IN THE COURT OF APPEALS OF THE STATE OF ILLINOIS FOURTH DISTRICT
May 1, 2003
IN RE: THE MARRIAGE OF ELINOR CANADY MURPHY, PETITIONER-APPELLEE, AND KENNETH L. WRONKE, RESPONDENT-APPELLANT.
Appeal from Circuit Court of Champaign County No. 90C969 Honorable Dan L. Flannell, Judge Presiding.
The opinion of the court was delivered by: Justice Steigmann
In July 2001, petitioner, Elinor Canady Murphy, filed motions (1) to determine child support arrearages and (2) for a turnover-of-assets order against respondent, Kenneth L. Wronke. After an April 2002 hearing, the trial court ordered Kenneth to deliver certificates of deposit (CDs), endorsed to Elinor, to the Champaign County sheriff as payment of the child support arrearage. Kenneth appeals, arguing that the CDs represent veteran's benefits, which are exempt from judgment by Illinois law. We affirm.
The record fails to provide a complete history of the parties' dissolution of marriage proceedings. The trial court's docket entries show that Elinor filed her petition for dissolution of marriage in July 1990. In August 1990, Kenneth failed to appear, and the court defaulted him, dissolved the parties' marriage, and granted Elinor certain temporary relief. In March 1991, the court awarded Elinor permanent custody of the parties' minor children.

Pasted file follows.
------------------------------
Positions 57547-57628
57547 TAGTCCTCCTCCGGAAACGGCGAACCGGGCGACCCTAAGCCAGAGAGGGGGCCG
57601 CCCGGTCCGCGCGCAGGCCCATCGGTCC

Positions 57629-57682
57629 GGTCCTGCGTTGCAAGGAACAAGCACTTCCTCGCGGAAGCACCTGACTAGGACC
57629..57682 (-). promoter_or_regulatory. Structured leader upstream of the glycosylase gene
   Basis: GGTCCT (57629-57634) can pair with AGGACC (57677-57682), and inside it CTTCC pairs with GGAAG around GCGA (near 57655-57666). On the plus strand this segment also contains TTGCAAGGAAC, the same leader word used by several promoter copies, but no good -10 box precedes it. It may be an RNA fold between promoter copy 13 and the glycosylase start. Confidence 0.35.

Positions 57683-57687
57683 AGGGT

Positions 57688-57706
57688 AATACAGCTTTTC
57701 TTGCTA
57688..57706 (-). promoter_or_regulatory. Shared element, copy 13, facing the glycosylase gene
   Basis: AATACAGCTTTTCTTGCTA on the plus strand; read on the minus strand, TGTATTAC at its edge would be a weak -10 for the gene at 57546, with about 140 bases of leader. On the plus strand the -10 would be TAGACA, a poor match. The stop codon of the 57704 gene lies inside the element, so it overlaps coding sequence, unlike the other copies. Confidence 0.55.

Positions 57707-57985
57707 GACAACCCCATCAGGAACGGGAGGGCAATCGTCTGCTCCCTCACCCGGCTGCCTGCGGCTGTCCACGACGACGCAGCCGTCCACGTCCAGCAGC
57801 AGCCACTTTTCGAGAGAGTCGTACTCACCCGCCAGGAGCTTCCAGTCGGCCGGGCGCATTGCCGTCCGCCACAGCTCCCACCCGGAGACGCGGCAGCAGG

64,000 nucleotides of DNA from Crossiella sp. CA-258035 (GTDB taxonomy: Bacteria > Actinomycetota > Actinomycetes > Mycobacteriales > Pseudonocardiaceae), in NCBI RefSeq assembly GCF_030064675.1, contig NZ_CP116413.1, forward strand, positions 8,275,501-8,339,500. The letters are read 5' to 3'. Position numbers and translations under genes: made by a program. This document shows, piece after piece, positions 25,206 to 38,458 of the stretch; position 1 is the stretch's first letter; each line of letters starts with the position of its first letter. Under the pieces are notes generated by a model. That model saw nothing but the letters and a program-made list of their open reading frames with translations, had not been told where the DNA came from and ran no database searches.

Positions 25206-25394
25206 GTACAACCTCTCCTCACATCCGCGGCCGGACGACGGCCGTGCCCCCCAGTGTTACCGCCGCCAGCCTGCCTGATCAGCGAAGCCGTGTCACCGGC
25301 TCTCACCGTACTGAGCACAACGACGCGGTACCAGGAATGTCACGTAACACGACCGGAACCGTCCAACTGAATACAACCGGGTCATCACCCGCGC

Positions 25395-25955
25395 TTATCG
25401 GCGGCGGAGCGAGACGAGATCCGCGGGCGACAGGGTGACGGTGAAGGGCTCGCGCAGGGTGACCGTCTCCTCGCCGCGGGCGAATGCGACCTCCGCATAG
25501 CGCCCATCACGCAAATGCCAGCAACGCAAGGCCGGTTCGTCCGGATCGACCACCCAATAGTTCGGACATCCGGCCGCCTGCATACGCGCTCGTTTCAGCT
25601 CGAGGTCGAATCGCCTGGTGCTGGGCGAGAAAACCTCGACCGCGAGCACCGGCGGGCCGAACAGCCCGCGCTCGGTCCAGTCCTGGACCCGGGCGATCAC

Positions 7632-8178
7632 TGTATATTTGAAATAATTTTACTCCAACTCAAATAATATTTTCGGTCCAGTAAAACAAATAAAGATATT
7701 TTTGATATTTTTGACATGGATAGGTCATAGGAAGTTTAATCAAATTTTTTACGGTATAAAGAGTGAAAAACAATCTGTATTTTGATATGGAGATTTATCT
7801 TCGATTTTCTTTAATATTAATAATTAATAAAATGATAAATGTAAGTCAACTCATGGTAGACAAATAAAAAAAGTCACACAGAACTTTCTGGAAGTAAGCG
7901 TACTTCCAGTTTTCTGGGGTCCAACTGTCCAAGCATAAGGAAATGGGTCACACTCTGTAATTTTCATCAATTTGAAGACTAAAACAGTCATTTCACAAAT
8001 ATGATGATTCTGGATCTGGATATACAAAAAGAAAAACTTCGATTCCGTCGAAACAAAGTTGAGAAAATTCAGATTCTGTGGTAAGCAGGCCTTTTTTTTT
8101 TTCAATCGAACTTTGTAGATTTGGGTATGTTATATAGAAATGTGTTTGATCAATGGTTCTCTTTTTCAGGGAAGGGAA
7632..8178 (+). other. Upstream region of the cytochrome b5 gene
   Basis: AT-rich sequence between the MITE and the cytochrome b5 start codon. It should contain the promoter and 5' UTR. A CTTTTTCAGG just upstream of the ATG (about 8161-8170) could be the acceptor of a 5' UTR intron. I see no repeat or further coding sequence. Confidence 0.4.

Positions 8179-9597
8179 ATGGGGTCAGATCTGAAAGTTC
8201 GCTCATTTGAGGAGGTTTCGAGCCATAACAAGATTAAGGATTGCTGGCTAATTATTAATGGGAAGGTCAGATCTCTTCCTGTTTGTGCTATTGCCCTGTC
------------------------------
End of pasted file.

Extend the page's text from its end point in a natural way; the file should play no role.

In July 2001, Elinor filed motions to determine child support arrearages as of that date and for a turnover order. In November 2001, the trial court entered an agreed judgment order that does not appear in the record. The court's December 19, 2001, docket entry reflects the filing of motions to vacate the agreed judgment order and void a settlement agreement by oral stipulation. On December 21, 2001, the court allowed Elinor's request for an ex parte order enjoining Kenneth from accessing CDs held in the Sidell State Bank, finding "[Elinor] would be irreparably harmed were [Kenneth] to be permitted access to the funds prior to the date the [c]court may rule upon the motion to [v]acate the [a]greed [o]rder." In January 2002, Elinor withdrew her motions to vacate the agreed judgment order and void the settlement agreement.
In March 2002, Elinor renewed her motions to vacate the agreed judgment order and void the settlement agreement by oral stipulation. On April 2, 2002, the trial court held a hearing on all pending matters. The court allowed Elinor's motions and thus vacated the November 2001 agreed judgment order and declared the settlement agreement void. The court then called for a hearing on Elinor's citation to discover assets (see 735 ILCS 5/2-1402(a) (West 2000) ("supplementary proceedings *** to discover assets" "shall be commenced by the service of a citation issued by the clerk")). The court found Kenneth's child support arrearage to be in excess of $51,000 and ordered respondent to deliver all original CDs held in the Sidell State Bank, endorsed for transfer to Elinor, to the Champaign County sheriff by April 5, 2002. In so ordering, the court found that "these [CDs] came by way of payment from [Kenneth's] military retirement."